Blue Blood Helps Octopus Survive Brutally Cold Temperatures

A Pareldone charcoti octopus caught near the South Orkney Islands. Photograph by Armin Rose

The characters from the Great Gatsby aren’t the only blue bloods in the news lately.

Researchers at the Alfred Wegener Institute for Polar and Marine Research in Germany have found that a specialized pigment in the blood of Antarctic octopods allows them to survive temperatures that often drop below freezing.

It’s all down to a respiratory pigment in their blood called haemocyanin that allows the octopus “to maintain an aerobic lifestyle at sub-zero temperatures,” said Michael Oellermann, who took part in the research. Haemocyanin also has the effect of making the octopods’ blood blue. (Learn more about the octopus.)

“Haemocyanin contains copper, which is the responsible ion for binding oxygen,” explained Oellermann in an email. “Haemoglobins contain iron instead, which gives our blood a red color.”

Blood Chilling

It’s not a question of blood freezing.

“The reason why octopus blood does not freeze at -1.9 degrees C [28.58 degrees Fahrenheit] is that they are isosmotic, which means that their blood shares the same salinity as the surrounding seawater,” explained Oellermann.

The problem in very cold temperatures is that, without special adaptations, the aerobic process would, in most cases, shut down.

“Cold temperatures increase oxygen affinity to the extent that oxygen cannot be released in the tissue anymore,” explained Oellermann, making survival in waters that can drop to as low as 29 degrees Fahrenheit a challenge to say the least.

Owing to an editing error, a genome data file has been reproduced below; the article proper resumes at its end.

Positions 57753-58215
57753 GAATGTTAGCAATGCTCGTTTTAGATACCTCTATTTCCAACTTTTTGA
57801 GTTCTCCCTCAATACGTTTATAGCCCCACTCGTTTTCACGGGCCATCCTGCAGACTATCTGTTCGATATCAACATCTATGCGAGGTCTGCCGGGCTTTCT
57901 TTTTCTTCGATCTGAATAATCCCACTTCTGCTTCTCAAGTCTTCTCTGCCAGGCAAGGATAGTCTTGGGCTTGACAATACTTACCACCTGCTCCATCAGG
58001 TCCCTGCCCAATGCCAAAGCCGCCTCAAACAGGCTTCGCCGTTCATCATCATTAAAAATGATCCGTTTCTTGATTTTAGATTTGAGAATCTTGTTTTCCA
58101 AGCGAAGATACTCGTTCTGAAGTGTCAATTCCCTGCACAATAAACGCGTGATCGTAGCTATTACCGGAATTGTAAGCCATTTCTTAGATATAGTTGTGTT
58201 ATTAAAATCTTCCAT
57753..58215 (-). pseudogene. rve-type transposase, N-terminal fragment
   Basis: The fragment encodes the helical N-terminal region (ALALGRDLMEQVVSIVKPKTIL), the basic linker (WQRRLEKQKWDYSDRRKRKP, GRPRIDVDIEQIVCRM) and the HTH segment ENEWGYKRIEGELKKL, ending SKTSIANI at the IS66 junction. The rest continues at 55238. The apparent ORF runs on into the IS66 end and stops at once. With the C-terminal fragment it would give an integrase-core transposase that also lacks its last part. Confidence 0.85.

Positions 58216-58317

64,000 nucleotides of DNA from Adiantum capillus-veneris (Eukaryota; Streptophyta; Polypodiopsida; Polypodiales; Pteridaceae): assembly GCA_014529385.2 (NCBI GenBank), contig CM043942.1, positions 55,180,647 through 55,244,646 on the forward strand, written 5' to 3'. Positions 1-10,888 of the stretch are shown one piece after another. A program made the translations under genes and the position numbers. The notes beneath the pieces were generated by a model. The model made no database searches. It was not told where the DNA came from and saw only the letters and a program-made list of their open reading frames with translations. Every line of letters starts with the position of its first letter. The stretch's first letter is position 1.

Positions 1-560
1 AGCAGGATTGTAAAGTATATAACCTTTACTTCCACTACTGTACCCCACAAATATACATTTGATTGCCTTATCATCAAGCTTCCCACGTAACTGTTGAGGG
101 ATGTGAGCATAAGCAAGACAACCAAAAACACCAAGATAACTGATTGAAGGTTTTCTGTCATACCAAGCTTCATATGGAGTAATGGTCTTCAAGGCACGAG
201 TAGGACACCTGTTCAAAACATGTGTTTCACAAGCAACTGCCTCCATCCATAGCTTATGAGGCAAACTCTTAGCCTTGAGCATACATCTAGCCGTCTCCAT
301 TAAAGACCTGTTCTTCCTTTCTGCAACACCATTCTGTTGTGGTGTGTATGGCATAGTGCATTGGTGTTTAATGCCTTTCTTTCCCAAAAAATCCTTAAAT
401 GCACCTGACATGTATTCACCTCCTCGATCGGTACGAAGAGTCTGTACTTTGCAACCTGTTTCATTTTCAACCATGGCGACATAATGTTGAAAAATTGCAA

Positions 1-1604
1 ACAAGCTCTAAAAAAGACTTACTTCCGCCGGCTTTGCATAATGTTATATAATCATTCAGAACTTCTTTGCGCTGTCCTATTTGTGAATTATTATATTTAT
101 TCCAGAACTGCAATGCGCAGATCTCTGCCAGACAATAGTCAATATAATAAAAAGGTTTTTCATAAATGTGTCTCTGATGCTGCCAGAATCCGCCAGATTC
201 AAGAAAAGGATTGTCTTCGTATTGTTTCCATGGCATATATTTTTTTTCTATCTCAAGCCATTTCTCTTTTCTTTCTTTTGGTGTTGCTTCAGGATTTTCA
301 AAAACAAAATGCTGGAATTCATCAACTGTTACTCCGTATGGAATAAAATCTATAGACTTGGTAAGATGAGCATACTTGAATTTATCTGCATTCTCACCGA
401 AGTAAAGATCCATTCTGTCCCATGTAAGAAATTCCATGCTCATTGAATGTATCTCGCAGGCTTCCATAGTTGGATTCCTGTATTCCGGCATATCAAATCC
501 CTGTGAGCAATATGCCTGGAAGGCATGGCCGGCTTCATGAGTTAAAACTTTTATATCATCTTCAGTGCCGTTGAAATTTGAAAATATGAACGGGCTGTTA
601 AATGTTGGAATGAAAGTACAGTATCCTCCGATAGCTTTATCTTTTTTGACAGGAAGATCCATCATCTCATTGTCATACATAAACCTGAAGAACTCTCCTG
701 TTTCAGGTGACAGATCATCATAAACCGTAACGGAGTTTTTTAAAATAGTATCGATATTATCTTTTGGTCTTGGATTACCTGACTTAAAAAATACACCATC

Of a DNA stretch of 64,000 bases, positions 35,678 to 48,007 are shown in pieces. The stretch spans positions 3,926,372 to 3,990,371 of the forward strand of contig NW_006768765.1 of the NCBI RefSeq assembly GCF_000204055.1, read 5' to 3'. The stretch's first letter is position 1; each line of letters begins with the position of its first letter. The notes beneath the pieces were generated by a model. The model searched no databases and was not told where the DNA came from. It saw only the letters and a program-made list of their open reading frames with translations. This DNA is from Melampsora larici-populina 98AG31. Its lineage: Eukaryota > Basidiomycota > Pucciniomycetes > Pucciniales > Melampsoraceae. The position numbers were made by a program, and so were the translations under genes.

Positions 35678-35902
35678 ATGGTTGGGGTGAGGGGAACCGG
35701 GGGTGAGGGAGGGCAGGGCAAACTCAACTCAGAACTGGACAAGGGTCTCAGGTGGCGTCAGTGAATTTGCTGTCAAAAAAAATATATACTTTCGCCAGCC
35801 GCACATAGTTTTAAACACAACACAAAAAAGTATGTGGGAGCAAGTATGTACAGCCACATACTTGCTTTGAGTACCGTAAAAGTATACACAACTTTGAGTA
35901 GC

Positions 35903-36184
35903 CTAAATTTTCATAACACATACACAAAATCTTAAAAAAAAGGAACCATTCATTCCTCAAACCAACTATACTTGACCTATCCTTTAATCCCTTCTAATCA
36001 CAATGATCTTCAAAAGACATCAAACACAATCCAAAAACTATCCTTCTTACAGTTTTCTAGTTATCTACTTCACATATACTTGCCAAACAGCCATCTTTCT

Comparing Octopods

The researchers looked at a particular species of Antarctic octopod called Pareledone charcoti and compared it with temperate and warm-adapted octopods to observe the difference in how cold-water octopods transport oxygen in their blood.

Pareledone charcoti decreased the oxygen affinity of its haemocyanin to counter the adverse effect of temperature on oxygen binding accompanied by changes in their protein sequence, to assure sufficient oxygen supply to its tissues and organs,” explained Oellermann.

Octopods likely developed the adaptation because they require a lot of oxygen compared to other invertebrates, notes Oellermann, and because they are largely non-migratory and must instead adapt to their environment.

In contrast, said Oellermann, Antarctic icefish survive in the same frigid environment by dint of their lower oxygen demand, rather than though the adapted system of oxygen transport employed by their blue-blooded neighbors.

Interestingly, the same adaptation may be what allows octopods to survive temperatures on the other end of the thermometer, such as the 86-degree F heat often found near thermal vents.



Meet the Author
Stefan Sirucek is a writer and journalist who reports from both sides of the Atlantic. He's written for the Huffington Post and Wall Street Journal. Follow him on Twitter at @sirstefan.